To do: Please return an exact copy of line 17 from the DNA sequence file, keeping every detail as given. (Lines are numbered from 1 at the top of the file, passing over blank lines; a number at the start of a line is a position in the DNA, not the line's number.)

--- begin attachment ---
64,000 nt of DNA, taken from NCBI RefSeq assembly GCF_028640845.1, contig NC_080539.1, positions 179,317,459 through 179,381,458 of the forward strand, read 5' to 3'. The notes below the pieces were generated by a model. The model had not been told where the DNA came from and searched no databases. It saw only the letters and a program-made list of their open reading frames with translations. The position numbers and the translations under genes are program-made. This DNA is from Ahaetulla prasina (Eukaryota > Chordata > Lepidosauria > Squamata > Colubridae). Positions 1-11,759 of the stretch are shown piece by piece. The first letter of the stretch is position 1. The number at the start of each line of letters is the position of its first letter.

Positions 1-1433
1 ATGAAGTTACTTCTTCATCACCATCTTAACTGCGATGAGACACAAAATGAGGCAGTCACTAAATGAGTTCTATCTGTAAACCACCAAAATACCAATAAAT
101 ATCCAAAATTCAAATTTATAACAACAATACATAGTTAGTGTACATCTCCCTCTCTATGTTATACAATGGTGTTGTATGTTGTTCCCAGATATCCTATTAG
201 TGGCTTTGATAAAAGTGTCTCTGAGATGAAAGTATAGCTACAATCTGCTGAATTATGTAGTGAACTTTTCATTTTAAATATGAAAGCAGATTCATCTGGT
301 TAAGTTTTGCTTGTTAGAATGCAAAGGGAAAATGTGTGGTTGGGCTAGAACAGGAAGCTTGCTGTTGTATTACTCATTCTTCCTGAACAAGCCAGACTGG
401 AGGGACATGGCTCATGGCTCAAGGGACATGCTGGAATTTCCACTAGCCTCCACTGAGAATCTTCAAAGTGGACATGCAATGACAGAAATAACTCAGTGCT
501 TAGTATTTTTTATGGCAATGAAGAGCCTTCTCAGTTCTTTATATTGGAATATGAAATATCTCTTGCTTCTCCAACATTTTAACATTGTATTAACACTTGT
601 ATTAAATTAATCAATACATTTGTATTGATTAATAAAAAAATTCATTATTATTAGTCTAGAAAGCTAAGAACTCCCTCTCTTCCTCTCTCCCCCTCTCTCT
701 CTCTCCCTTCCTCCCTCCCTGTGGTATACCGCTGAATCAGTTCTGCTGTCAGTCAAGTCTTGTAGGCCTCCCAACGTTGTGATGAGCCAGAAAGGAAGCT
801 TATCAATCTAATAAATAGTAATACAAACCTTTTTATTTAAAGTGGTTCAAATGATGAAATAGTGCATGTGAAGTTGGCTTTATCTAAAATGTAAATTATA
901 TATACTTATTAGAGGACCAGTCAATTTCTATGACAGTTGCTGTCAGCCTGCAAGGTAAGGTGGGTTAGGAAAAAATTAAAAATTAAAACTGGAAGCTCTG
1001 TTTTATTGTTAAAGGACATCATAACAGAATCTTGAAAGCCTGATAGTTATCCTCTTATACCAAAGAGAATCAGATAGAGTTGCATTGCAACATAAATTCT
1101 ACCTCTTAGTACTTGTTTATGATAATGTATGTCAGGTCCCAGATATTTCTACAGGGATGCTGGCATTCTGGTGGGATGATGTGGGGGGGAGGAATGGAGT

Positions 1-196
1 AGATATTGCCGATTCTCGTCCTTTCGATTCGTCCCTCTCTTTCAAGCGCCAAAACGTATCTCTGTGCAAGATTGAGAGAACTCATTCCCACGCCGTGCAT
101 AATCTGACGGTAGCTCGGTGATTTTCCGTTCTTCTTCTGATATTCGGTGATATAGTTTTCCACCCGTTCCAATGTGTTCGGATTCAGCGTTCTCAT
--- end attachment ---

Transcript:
101 AATCTGACGGTAGCTCGGTGATTTTCCGTTCTTCTTCTGATATTCGGTGATATAGTTTTCCACCCGTTCCAATGTGTTCGGATTCAGCGTTCTCAT